Wairarapa's film-makers of the future are receiving a helping hand to perfect their creative talents outside the classroom thanks to the innovation and dedication of Toi Wairarapa.
Students yesterday began a music video project under the tutorage of experienced cinematographer Ed Davis, who has shot music videos for bands such as The Black Seeds and Jordan Luck.
Toi Wairarapa co-ordinator Mena Antonio said the film programme was about making students with a genuine interest in film more confident and proficient in all aspects of film-making.
"The kids will be involved in the film-making process," she said. "It's about getting the students behind the camera as well as in front of the camera."
Henry Sinclair, 17, a Makoura College student, said he was delighted to be involved in the project during Youth Week. His schoolmate, Tom Feringa, is also taking part.
Henry said film-making wasn't an area covered in school, so he relished the chance to improve his skills.
"I think film-making should be offered in schools but, as it isn't, Toi Wairarapa fills one of those gaps for us."
Henry said he was inspired to take a big interest in film after watching Sir Peter Jackson's Lord of the Rings movies. He is a Jackson fan.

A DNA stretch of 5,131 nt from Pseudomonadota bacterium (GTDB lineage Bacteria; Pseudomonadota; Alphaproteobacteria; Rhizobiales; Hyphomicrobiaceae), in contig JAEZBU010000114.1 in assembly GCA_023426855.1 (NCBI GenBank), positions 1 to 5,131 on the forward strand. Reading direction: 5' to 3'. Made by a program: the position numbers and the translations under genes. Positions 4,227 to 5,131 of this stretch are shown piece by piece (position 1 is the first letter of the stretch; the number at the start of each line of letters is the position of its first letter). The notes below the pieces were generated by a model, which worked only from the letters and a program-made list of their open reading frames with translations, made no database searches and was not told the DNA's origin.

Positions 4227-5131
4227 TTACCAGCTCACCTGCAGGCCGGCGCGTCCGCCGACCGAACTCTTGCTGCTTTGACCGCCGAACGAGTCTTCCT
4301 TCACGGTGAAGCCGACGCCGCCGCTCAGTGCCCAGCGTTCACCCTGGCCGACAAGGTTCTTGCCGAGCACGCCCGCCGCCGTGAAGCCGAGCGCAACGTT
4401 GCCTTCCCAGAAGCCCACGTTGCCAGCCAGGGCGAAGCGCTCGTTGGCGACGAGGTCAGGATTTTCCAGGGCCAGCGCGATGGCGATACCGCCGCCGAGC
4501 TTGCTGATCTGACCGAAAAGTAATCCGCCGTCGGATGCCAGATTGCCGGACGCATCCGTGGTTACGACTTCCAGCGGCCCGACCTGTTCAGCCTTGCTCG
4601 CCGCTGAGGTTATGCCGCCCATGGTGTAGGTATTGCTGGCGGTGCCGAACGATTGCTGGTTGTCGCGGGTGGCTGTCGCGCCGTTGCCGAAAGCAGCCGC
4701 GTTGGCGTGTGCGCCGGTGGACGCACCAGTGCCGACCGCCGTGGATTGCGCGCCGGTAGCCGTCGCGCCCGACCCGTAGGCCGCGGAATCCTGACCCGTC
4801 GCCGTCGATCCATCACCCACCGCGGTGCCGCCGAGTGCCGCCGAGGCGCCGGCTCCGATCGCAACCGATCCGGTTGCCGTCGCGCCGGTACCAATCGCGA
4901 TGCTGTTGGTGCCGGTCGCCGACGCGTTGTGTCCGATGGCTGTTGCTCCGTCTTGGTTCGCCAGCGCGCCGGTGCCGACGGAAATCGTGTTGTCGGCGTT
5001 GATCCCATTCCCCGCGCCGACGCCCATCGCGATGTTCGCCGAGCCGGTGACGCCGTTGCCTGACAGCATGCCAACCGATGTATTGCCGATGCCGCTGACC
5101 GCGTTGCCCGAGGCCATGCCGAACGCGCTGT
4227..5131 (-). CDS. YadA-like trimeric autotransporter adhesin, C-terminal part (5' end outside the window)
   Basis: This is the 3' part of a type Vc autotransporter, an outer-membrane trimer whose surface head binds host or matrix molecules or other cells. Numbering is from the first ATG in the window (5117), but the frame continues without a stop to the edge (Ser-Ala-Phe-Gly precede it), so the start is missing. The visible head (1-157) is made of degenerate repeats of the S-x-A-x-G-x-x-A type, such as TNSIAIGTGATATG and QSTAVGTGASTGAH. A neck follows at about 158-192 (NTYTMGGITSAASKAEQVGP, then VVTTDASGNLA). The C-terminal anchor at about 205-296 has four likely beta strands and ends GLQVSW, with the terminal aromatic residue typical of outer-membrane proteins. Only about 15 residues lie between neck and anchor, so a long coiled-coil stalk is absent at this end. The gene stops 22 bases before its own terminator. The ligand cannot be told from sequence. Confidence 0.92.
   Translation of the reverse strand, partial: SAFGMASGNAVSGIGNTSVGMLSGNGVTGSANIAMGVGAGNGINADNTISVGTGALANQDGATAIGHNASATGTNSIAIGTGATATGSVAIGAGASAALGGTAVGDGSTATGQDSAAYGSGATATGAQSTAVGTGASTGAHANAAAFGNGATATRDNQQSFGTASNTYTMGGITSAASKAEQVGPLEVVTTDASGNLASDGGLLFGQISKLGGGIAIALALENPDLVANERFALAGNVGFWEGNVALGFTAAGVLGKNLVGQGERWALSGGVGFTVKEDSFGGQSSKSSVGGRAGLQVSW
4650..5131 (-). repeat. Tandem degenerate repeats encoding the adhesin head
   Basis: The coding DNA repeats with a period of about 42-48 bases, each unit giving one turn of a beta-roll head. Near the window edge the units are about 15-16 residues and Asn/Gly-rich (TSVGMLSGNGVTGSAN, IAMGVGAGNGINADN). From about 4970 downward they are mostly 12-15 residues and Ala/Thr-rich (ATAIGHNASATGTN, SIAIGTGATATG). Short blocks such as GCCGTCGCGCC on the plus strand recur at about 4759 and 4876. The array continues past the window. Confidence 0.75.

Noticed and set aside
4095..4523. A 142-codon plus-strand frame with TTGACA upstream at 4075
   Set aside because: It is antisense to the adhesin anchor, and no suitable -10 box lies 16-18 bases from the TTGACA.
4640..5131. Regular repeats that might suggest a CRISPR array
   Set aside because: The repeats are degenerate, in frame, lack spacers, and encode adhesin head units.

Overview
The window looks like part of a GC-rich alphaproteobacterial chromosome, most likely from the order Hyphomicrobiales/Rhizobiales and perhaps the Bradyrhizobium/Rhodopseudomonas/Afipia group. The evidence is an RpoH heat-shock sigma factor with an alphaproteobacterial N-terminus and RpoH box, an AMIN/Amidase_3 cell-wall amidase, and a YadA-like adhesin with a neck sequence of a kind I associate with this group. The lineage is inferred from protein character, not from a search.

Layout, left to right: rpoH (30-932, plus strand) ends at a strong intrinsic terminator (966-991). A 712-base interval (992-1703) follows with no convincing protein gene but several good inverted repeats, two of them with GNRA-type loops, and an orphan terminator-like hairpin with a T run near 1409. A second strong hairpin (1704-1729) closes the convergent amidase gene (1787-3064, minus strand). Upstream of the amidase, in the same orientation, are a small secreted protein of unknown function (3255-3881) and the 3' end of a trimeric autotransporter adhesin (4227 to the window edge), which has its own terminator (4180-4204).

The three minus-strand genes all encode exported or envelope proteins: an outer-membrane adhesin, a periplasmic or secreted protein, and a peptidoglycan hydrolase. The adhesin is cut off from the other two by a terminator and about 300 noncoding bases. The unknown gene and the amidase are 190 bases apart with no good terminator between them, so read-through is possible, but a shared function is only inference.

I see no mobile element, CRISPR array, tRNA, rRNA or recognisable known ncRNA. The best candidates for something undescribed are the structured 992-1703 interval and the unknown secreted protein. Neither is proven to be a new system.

The enthusiastic young man also visited Weta in Wellington in recent months and met Lord of the Rings producer Jamie Selkirk. He said he enjoyed the whole process of film-making and the experience of creating a music video.
"I'm hoping to get more knowledge and experience of the film industry."
Sarah Philip, 15, and Becky Adamson, 16, from Kuranui College, are also taking part.
They entered a short eight-minute film into a competition recently and said the project had whetted their appetite for the film industry.
Becky said they got friends to take part and they enjoyed the challenge of putting it together: "Three weeks ago, I won a trip to film school and that really made want to get involved."
Sarah said she hoped to improve her knowledge and skills.
Filming was an area she looked forward to working on.
"I think it's more filming for me and [concentrating on] what's in the frame."
The music video the students are creating is likely to be showcased at a Wairarapa event in coming months.
Mr Davis said the music video would feature eight sound bites from a variety of students on their favourite places in Wairarapa.
It would be edited in a "vocoder" style, which meant music would be added at a later stage to bring the interviewees into rhythm with the accompanying beat.